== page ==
|| Checking for direct PDF access through Ovid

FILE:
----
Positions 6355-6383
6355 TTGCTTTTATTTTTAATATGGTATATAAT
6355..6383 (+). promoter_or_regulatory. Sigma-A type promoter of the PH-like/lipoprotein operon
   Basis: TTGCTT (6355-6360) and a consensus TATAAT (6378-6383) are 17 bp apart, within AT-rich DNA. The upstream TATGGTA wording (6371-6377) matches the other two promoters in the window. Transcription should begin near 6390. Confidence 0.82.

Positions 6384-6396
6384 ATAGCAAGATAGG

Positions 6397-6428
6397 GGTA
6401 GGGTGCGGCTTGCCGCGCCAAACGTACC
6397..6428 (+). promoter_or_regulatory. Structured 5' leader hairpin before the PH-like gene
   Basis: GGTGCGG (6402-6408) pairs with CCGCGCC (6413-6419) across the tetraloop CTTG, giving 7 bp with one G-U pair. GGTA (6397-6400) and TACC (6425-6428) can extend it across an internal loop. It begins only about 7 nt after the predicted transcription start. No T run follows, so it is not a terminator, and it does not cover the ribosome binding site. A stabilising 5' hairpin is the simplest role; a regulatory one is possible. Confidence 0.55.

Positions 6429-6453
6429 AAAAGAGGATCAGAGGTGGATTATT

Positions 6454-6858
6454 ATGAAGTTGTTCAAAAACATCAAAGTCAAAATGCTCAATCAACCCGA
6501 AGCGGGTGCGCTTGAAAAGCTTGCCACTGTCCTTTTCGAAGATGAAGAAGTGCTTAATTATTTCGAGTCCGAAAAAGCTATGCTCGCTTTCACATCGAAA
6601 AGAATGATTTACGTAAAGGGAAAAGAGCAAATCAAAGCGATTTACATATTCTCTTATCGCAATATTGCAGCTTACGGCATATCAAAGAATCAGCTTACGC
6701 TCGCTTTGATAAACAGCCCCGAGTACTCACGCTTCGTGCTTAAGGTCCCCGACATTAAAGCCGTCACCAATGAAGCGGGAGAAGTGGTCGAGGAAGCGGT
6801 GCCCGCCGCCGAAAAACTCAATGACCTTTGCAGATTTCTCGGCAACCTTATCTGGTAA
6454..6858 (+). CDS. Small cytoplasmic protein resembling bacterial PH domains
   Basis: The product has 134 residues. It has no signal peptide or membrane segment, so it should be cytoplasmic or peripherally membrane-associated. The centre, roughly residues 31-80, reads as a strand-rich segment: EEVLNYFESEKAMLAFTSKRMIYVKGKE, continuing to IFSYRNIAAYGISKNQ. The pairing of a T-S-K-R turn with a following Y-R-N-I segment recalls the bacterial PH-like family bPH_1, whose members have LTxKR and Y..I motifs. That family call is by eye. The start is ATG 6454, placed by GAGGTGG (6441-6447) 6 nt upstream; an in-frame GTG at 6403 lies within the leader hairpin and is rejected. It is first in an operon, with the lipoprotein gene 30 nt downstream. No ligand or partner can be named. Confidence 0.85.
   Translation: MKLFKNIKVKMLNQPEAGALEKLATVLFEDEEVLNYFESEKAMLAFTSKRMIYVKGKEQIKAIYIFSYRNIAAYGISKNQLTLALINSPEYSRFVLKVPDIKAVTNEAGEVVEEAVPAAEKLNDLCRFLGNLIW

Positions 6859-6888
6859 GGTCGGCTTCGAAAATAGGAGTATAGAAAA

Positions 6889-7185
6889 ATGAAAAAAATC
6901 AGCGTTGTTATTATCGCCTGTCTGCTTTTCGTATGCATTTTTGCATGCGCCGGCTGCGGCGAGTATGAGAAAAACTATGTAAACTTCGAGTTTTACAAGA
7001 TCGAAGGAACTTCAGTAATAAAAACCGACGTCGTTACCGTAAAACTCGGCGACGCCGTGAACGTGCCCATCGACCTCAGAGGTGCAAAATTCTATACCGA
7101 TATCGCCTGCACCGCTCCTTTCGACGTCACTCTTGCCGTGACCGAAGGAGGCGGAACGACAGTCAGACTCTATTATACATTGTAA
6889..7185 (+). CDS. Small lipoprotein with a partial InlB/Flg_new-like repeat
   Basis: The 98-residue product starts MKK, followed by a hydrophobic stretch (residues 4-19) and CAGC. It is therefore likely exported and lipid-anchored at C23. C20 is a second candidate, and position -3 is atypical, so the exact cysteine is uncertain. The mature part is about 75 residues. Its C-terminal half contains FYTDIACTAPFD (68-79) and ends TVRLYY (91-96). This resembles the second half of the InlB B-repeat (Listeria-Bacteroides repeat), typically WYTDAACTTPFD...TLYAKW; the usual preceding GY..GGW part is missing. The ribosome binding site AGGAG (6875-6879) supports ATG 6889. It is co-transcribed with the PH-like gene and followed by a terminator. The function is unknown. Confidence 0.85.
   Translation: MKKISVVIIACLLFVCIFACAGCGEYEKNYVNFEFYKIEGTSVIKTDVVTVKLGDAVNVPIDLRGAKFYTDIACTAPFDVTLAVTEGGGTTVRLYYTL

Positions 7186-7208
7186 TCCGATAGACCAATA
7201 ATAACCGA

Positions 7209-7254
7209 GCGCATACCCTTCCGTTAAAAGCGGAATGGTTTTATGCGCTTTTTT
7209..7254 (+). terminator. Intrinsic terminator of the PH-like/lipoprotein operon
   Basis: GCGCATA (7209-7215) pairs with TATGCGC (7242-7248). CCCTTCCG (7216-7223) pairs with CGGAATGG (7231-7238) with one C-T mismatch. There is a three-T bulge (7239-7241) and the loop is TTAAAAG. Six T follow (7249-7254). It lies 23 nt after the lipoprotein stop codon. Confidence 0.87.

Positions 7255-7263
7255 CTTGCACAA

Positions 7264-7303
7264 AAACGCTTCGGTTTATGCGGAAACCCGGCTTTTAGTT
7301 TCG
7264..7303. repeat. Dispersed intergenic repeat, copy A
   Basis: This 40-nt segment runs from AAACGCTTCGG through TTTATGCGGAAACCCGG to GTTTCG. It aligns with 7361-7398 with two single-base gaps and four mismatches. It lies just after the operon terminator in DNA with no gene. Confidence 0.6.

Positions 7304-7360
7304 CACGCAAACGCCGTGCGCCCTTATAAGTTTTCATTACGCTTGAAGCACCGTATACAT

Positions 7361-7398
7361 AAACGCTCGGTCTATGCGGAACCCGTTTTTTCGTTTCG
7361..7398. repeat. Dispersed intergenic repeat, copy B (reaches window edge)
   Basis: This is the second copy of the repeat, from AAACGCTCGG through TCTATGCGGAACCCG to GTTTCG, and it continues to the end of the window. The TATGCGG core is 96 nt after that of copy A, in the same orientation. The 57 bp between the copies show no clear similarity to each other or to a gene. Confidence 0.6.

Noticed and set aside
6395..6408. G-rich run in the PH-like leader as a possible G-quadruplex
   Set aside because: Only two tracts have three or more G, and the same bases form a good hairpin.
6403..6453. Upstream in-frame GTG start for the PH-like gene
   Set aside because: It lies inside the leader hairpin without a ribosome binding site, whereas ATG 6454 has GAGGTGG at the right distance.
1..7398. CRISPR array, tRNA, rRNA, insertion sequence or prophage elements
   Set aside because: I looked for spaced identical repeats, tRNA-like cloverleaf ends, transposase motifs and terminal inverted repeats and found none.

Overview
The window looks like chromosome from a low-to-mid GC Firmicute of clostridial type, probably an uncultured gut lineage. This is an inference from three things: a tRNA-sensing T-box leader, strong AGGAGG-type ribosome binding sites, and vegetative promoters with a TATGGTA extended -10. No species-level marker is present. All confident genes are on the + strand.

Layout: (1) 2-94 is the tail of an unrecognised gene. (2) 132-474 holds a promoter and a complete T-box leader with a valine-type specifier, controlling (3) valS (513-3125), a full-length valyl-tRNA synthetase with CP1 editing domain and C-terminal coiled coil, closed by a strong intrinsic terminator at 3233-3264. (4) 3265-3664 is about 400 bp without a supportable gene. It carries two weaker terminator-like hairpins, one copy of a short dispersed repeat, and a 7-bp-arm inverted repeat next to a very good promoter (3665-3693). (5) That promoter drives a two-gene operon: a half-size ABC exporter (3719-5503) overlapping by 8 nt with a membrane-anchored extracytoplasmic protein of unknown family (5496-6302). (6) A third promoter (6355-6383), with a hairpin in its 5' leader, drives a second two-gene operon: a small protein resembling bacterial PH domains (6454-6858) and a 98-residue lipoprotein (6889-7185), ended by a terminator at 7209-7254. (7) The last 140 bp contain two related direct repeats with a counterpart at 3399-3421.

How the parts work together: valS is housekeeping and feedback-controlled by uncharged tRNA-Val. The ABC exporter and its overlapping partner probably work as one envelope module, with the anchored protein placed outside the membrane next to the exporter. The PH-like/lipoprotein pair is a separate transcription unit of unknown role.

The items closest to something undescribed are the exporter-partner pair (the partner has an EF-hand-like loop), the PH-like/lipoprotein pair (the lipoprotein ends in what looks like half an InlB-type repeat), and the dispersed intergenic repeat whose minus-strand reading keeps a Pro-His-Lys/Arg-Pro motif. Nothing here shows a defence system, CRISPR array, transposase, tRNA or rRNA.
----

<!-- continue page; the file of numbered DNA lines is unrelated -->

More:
Barrett's esophagus (BE) is associated with an increased risk of developing esophageal adenocarcinoma. Despite the low absolute risk of neoplastic progression of BE, probability increases with the diagnosis of dysplasia. For this reason, BE patients undergo an endoscopy-based surveillance that is, however, burdensome for patients, subject to inter-observer subjectivity, and expensive for national health systems. Thus, less invasive and low-cost diagnostic tools are needed. This study is aimed at finding a simple and reliable method to detect in the circulating cell-free DNA (cfDNA) of BE patients evidence of the molecular instability that accompanies BE carcinogenesis. We chose the loss of heterozygosity analysis because chromosomal region gains or losses have been described in BE and esophageal adenocarcinoma. Furthermore, this analysis does not require an a priori knowledge of tumor specific mutations and/or rearrangements. Previous data showed a good consistency between tissue and cfDNA alterations. Here, we report that, in the cfDNA of dysplastic BE patients, the frequency of genetic alterations is statistically higher than that of metaplastic BE patients (P= 0.005). Interestingly, after endoscopic treatment, the alteration frequency dropped, suggesting that cfDNA can also be used to monitor curative effects. Among the used markers, those that map nearbyTP53gene were the most discriminant between metaplastic and dysplastic BE. Furthermore, longitudinal follow-up cases showed that genetic alterations can be found in cfDNA before the appearance of a detectable lesion. Altogether, our data suggest that the use of liquid biopsy could become a minimally invasive diagnostic tool to implement BE patient monitoring.